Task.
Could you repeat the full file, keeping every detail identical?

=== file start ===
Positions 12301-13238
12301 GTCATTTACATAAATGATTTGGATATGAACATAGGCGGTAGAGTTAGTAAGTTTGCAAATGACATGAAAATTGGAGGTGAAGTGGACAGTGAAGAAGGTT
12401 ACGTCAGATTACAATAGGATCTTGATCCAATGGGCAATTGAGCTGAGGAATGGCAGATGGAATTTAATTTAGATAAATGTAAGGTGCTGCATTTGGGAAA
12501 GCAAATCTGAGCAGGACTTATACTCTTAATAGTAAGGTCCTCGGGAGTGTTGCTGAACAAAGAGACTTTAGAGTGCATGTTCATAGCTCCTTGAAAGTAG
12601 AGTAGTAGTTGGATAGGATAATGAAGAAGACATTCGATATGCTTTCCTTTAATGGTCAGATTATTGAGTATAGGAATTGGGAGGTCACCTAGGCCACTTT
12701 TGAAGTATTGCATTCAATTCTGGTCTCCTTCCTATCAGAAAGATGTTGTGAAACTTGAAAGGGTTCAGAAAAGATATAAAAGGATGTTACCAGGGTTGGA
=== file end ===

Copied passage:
Positions 12301-13238
12301 GTCATTTACATAAATGATTTGGATATGAACATAGGCGGTAGAGTTAGTAAGTTTGCAAATGACATGAAAATTGGAGGTGAAGTGGACAGTGAAGAAGGTT
12401 ACGTCAGATTACAATAGGATCTTGATCCAATGGGCAATTGAGCTGAGGAATGGCAGATGGAATTTAATTTAGATAAATGTAAGGTGCTGCATTTGGGAAA
12501 GCAAATCTGAGCAGGACTTATACTCTTAATAGTAAGGTCCTCGGGAGTGTTGCTGAACAAAGAGACTTTAGAGTGCATGTTCATAGCTCCTTGAAAGTAG
12601 AGTAGTAGTTGGATAGGATAATGAAGAAGACATTCGATATGCTTTCCTTTAATGGTCAGATTATTGAGTATAGGAATTGGGAGGTCACCTAGGCCACTTT
12701 TGAAGTATTGCATTCAATTCTGGTCTCCTTCCTATCAGAAAGATGTTGTGAAACTTGAAAGGGTTCAGAAAAGATATAAAAGGATGTTACCAGGGTTGGA